The ancient Chinese philosopher, Lao Tzu once proclaimed, “A leader is best when people barely know he exists, when his work is done, his aim fulfilled, they will say: we did it ourselves”. Though his words are over 2,000 years old, Tzu realized a significant need that persists in today’s society. With countless Hollywood stars, idolized presidents, and televised preachers leading America into the 21st century, the country still lacks another powerful leader, the silent leader. The greatest impacts are made when people don’t feel as if they are being led- they barely know a leader is among them. I consider myself to be a silent leader; not only does this role coincide with my refrained personality, but it also fits my position as a Christian teenager and allows me to guide others my age on the path of improving our community.
Lao Tzu stands as an immortal leader through his founding of Taoism, a religion directed by a singular “principle” of life. Taoism revolves around the idea of meditation, a deeply refrained, reflexive practice. Leaders such as Martin Luther King Jr. asserted influence through vehement speeches; however Tzu demonstrated an overwhelming influence found in complete silence. This hushed method of guiding others fits my own gentle personality. My small demeanor and tranquil disposition hardly prevent me from exerting dominance over others with fervent words and vigorous action, but rather match my preferred method of leading others by simply setting an example and then getting behind them to nudge in the right direction. This particular manner of leadership doesn’t prompt much recognition or reward for the leader, but lets the followers say “we did it ourselves” and be all the more fulfilled.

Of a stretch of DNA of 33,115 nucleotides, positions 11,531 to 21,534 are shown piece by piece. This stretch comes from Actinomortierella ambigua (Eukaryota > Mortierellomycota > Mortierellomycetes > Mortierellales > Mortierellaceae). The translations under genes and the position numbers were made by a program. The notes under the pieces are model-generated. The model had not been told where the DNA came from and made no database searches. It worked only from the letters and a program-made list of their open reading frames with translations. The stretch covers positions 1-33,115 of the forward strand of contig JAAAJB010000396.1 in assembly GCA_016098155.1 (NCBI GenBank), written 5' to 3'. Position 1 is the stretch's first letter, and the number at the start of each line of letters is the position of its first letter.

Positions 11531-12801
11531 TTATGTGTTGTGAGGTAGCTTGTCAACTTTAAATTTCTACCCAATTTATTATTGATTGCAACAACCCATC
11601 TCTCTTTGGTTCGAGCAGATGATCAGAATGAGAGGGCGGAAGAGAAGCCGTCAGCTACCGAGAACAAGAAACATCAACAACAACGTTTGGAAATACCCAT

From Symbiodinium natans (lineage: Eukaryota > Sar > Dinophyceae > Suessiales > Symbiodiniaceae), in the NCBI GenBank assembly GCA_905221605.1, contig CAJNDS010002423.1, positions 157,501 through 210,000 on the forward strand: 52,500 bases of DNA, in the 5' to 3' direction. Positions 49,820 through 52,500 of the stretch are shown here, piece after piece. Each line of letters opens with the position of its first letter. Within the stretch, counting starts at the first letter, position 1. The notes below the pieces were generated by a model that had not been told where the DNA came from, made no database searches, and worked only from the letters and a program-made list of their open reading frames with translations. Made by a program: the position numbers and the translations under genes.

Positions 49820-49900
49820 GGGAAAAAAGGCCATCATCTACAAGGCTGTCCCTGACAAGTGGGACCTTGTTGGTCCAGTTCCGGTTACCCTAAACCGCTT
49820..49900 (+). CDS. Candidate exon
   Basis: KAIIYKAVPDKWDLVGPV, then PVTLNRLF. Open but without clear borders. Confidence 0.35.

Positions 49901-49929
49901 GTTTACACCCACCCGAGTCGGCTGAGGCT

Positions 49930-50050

As a 17 year old girl, I hardly have anything in common with an ancient Chinese Taoist from the Zhou Dynasty. In fact, I am a deeply committed Christian with a strong conviction for helping others. My faith and desire to aid those in need dictate the direction in which I choose to lead others. As a teenager, I don’t expect to publish an inspirational book like Tzu’s “Tao Te Ching” to convey my visions, but I am able to lead those my age in my community. I lead groups of students to volunteer to pack care boxes to be distributed to less fortunate families, to serve in soup kitchens, to ring bells for Salvation Army, to cheer for multiple charity races, to spend time with the elderly, and more. My chosen path of service and coaxing others in this direction ultimately improves the community while also bettering the volunteers’ lives, instilling Tzu’s thoughts, “kindness in giving creates words”. As a subtle leader with objectives like these, I make a positive impact on the community despite my age.
Some see silence as weakness. Some see it as passivity or submissiveness. Lao Tzu- and I- observe “silence is a source of great strength”. I believe the most powerful leaders do not ask for recognition; they lead by extraordinary examples and overwhelming compassion; they carry influence in actions over words; they are silent in the loudest of ways. I model my leadership after this philosophy and consider the world to, in fact, need me very much, because, though scarcely audible, my impact is significant.